browning.vsm Professor Christopher Browning, distinguished professor and researcher of the Holocaust, retired this summer. To formally recognize his dedication and contributions to the field and to Carolina, the Center has created a new research grant for undergraduate and graduate students working in the field of Holocaust studies. The Christopher R. Browning Research and Travel Grant will be awarded for the first time this academic year. The new research grant will be funded through private gifts, including the Director’s Discretionary Fund and donations made specifically to support the grant.
 Andrea Cooper.2014web  Andrea Cooper joins the Center and Carolina’s Department of Religious Studies this semester as the Leonard and Tobee Kaplan Fellow in Modern Jewish Thought. She holds a Ph.D. from New York University. Joseph Lam has been promoted to a tenure-track assistant professor position in Classical Hebrew, Department of Religious Studies. He holds a Ph.D. from University of Chicago and joined Carolina in 2011 as lecturer for Classical Hebrew. Three of our faculty members— Ruth von Bernuth, Evyatar Marienberg, and Yaron Shemer— have recently gained tenure and have been promoted to Associate Professors.
 Ruth von Bernuth.2014web My “director’s desk” is currently a virtual one, since I am writing this while on my way to Chelm, the town in southeastern Poland whose inhabitants enjoy such notoriety in Jewish literature for their bottomless foolishness. But I am by no means the only member of the Center on the move this summer. Some of my colleagues are in Israel to give talks or to conduct research. Other Carolina faculty are in Europe, and elsewhere around the globe, Martin Sueldo is in Argentina, exploring the possibility of setting up a UNC summer program on South American Jewish culture in Buenos Aires.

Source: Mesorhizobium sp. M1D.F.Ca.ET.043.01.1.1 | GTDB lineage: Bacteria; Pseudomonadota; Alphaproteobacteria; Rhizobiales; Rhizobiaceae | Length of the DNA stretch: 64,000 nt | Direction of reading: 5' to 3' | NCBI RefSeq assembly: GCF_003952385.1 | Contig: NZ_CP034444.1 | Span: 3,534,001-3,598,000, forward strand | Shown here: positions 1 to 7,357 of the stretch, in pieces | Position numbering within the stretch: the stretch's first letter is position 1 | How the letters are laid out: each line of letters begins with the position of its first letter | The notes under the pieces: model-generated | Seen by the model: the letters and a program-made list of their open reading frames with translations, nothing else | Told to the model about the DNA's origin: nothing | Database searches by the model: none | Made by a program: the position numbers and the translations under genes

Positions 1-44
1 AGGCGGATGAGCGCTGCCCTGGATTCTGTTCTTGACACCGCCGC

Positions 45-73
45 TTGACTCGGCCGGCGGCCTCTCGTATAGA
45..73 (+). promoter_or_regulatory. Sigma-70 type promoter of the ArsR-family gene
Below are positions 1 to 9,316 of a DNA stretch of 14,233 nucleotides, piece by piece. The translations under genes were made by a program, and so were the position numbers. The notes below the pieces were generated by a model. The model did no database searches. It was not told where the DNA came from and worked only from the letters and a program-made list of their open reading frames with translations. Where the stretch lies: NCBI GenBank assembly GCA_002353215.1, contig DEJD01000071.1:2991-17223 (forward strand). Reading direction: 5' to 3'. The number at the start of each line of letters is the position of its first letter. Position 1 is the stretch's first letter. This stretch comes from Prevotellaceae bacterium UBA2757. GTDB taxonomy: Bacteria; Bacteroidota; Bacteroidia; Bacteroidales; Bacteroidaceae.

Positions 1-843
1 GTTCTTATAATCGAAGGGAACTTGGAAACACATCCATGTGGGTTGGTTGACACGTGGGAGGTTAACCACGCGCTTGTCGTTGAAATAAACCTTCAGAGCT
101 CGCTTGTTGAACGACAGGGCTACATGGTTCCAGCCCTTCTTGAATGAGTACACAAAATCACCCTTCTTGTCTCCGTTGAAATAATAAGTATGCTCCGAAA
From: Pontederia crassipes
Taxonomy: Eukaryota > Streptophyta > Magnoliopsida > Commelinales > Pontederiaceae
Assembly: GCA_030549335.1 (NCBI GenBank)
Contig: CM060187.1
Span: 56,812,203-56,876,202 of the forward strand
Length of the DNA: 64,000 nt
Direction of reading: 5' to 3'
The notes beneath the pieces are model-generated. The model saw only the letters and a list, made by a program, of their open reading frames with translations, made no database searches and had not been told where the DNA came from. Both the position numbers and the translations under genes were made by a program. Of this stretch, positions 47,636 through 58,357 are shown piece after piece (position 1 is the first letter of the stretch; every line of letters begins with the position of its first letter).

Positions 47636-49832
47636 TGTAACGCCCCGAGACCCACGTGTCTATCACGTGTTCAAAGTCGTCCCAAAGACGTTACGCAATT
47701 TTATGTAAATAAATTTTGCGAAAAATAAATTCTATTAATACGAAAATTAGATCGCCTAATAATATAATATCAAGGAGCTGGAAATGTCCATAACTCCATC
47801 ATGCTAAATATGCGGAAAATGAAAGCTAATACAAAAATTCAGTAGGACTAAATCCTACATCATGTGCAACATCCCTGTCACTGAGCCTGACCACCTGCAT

Burney, far right,  in Huqoq, summer 2014.

 Directed by Professor Jodi Magness, excavations in the Late Roman (fifth century) synagogue at Huqoq, an ancient Jewish village in Israel’s Lower Galilee, have brought to light stunning mosaics which decorated the floor. In 2012, a mosaic showing Samson and the foxes (Judges 15:4) was discovered in the synagogue’s east aisle. In summer 2013, a second mosaic was found which shows Samson carrying the gate of Gaza on his shoulders (Judges 16:3). This summer, a third mosaic was discovered in the synagogue’s east aisle, which includes a scene of soldiers and elephants. The identification of the figures in this mosaic is unclear because there are no stories in the Hebrew Bible involving elephants.  A group of seven students, shown at left, participated in the dig with the assistance of research and travel grants from the Center, including, from left to right: Lauren Garrett, Austin Andrews, David Culclasure, Daniel Schindler, Brian Coussens, Bradley Erickson, and Jocelyn Burney. Photo by J. Haberman.
 lilliana1.web Undergraduate Student Profile:  Liliana Gregory, ’15: “What drove me to declare the Jewish Studies minor was Professor Ewa Wampuszyc’s 20th Century Polish Literature and Culture course. It showed me how integrated Central European Studies and Jewish Studies are. I wanted to take this academic knowledge and somehow turn it into practical experience. This led me to an internship at the Galicia Jewish Museum in Kraków, Poland during summer 2013.”
 guy.shalev1.web  Graduate Student Profile:  Guy Shalev: After earning undergraduate and graduate degrees in Israel, Shalev developed a commitment to an anthropological study in healthcare settings. This directed him to the medical anthropology Ph.D. program at Carolina.